The Last Illusion Porchista Khakpour
The MaddAddam trilogy Margaret Atwood
The Mathematician’s Shiva Stuart Rojstaczer
The Mockingbird Next Door Marja Mills
The Neapolitan Novels Elena Ferrante
The Palace Walk Naguib Mahfouz
The Poisonwood Bible Barbara Kingsolver
The Rocks Peter Nichols
The Secret Life of William Shakespeare Jude Morgan
The Show Child Eowyn Ivey
The Six Wives of Henry VIII Alison Weir
The Smartest Kids in the World, and How They Got That Way Amanda Ripley
The Storied Life of A.J. Fikry Gabrielle Zevin
The Story of Edgar Sawtelle David Wroblewski
The Thirteenth Tale Diane Setterfield
The Universe in a Nutshell Stephen Hawking
The Weight of Blood Laura McHugh
The Woods Harlan Coben
Thomas Cromwell: The Untold Story of Henry VIII’s most Faithful  Servant Tracy Borman
Time and Again Jack Finney
Ulysses James Joyce
Unbroken Laura Hillenbrand
War and Peace Leonid Tolstoy
What it is Lynda Barry
What She Left Behind Ellen Wiseman
White Oleander Janet Fitch
White Teeth Zadie Smith
Wings of the Dove Henry James
Year of Wonders Geraldine Brooks

 

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By Peggy O’Brien

 

In our June issue of BardNotes, I posed four questions to y’all.  Three of them were requesting your advice about our blog and some new directions it might take.  I snuck in the fourth question, purely for my own selfish purpose.  I asked you what I should read this summer.

Summer Reading. (Image: James Brantley)

Summer Reading. (Image: James Brantley)

 

Thanks to the many, many of you who sent responses to some or all of the questions.  They were wildly helpful.  We’ll be back in a bit about the blog, but for now . . . the books you recommended!   A completely fabulous list.  And since many of you said, “Send us the list!”  we’re doing just that.  In all, 126 recommendations.  Data point that is amazing to me:  only two titles were recommended by more than one of you.  You are a fascinating and eclectic group of readers!  Two or three of you recommended All The Light We Cannot See and Americanah.

 

In this blog post, you’ll find the first half of the list.  In our next post, the rest of the list plus a bonus.  We got so excited about your recommendations that we decided to ask our squad of summer interns–two undergrads, a recent high school grad starting college next month, and a rising high school junior–for their reading recs too.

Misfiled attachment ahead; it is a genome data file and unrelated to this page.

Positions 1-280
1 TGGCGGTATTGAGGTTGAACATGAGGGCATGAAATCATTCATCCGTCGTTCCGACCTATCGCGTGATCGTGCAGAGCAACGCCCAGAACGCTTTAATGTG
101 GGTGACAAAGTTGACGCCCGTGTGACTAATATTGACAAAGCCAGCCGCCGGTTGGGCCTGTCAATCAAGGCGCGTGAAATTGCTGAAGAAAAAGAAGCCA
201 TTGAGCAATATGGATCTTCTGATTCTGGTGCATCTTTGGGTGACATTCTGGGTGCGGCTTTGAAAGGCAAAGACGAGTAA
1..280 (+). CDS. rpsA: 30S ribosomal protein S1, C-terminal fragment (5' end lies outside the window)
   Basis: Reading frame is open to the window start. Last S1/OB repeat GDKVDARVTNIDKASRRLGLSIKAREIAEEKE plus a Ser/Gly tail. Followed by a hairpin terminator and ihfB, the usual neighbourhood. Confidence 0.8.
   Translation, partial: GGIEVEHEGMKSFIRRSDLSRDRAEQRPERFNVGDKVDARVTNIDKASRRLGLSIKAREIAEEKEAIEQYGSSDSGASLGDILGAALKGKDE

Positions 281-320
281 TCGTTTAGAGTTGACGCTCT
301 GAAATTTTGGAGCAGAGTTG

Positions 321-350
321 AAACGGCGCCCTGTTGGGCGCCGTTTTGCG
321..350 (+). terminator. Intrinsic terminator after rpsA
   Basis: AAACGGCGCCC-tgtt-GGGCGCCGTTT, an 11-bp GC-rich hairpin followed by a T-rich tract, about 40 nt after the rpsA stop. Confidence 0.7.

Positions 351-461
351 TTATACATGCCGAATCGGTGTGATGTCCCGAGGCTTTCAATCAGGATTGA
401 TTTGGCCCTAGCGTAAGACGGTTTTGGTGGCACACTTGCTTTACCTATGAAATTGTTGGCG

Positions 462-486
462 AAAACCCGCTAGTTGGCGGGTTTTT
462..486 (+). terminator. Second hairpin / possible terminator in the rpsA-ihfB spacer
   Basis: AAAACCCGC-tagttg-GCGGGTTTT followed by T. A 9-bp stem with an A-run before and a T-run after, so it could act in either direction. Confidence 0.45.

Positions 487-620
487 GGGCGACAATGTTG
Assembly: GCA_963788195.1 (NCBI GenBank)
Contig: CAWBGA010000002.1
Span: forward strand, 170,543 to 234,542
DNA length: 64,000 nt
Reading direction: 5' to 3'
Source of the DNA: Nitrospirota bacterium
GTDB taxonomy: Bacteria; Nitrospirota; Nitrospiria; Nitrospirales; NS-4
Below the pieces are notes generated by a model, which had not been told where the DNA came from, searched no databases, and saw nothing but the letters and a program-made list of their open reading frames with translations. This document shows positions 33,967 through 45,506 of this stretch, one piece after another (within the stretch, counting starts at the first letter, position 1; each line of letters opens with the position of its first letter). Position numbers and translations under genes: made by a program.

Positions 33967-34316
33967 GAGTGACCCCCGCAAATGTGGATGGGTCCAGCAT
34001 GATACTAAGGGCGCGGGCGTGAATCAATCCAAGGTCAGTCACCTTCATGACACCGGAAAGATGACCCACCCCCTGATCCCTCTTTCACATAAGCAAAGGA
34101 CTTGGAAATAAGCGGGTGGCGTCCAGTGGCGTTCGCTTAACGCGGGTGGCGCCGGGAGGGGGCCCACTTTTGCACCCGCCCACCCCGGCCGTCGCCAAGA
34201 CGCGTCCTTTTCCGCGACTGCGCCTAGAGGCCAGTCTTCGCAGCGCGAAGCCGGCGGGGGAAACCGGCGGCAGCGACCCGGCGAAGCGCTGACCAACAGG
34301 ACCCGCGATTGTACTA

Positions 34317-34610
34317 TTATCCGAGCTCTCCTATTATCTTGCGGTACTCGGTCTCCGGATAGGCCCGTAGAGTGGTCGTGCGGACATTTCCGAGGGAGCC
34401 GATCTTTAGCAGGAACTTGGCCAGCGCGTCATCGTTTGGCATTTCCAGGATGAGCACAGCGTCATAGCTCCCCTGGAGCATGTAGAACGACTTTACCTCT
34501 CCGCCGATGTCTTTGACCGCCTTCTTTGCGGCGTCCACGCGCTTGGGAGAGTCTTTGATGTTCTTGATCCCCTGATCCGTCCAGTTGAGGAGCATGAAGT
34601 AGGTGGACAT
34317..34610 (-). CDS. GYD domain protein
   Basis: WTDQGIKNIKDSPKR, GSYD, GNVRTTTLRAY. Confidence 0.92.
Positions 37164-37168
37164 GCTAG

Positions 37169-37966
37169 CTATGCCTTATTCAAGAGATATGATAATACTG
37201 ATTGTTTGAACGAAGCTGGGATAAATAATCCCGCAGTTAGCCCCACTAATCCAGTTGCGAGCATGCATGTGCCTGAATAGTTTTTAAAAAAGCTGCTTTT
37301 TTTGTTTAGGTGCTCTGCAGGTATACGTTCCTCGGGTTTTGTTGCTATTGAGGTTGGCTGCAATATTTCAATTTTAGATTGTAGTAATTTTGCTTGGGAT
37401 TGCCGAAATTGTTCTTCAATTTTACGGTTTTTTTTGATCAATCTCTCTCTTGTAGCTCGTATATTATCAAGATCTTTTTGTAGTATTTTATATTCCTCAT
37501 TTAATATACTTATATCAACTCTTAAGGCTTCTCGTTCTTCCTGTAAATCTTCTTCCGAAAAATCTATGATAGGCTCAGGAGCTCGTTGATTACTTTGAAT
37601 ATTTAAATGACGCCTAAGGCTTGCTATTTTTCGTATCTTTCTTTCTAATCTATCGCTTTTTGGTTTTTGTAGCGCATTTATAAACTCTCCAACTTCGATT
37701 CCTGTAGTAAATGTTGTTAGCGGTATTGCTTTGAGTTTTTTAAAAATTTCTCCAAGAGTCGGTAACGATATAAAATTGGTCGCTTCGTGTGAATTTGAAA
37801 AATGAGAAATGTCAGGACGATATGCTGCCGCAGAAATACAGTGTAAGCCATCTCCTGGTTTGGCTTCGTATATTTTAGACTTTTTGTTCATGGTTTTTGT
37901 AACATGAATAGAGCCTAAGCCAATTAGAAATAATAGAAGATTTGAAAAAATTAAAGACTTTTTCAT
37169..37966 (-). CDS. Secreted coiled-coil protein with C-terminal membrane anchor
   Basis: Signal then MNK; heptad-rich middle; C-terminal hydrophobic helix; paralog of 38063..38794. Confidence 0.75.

We’re having kind of a wild summer here.  Hope yours is restorative and big fun. (more…)

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By Deborah Gascon

When I introduced myself as one of the master teachers (the other was the fabulous Michael LoMonico) to the 29 teachers participating in the Folger’s first Summer Academy, I told them the Folger was a magical place.  I thought about the unicorn painted on a screen on the ceiling of the Folger theater and the quote around it from As You Like It:  “All the world’s a stage and all the men and women merely players.”  A magical and mysterious image surrounded by magical, mysterious words.

 

This indescribable magic was a feeling I felt during my first experience at the Folger in 2012 that I just couldn’t express or convey through words (mine or Shakespeare’s) during the academy introductions.  But a week later, after five very long and very full 12-hour days, every participant came to understand that magic and mystery that my words couldn’t describe, and I was privileged, once again, to see how Folger Education can transform a teacher’s life, his/her students’ lives and classroom practice.

 

I knew that to help everyone understand that magic and the mystery in our short week of the Summer Academy, some work would be involved.  And boy, did we work.

Hamlet's speech from Quarto One. (Image: Deborah Gascon)

Hamlet’s speech from Quarto One. (Image: Deborah Gascon)

 

We read.  We read Hamlet (using the 3-D Shakespeare strategy described here). Then we read Hamlet again and compared the Quarto One “To Be or Not to Be” soliloquy which doesn’t include “that is the question” but rather “I there’s the point.”  Yep.  It was changed!  Then we read the 1604 version of Hamlet.  Then we read the 1623 First Folio version of Hamlet.  I think you get the point about how much we read.  But with every reading came deeper understanding and a closer connection with Shakespeare’s words.

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Summer Academy participant Jennie Brown shares her experience at the mid-way point of Summer Academy 2015 which took place from July 5-10, 2015.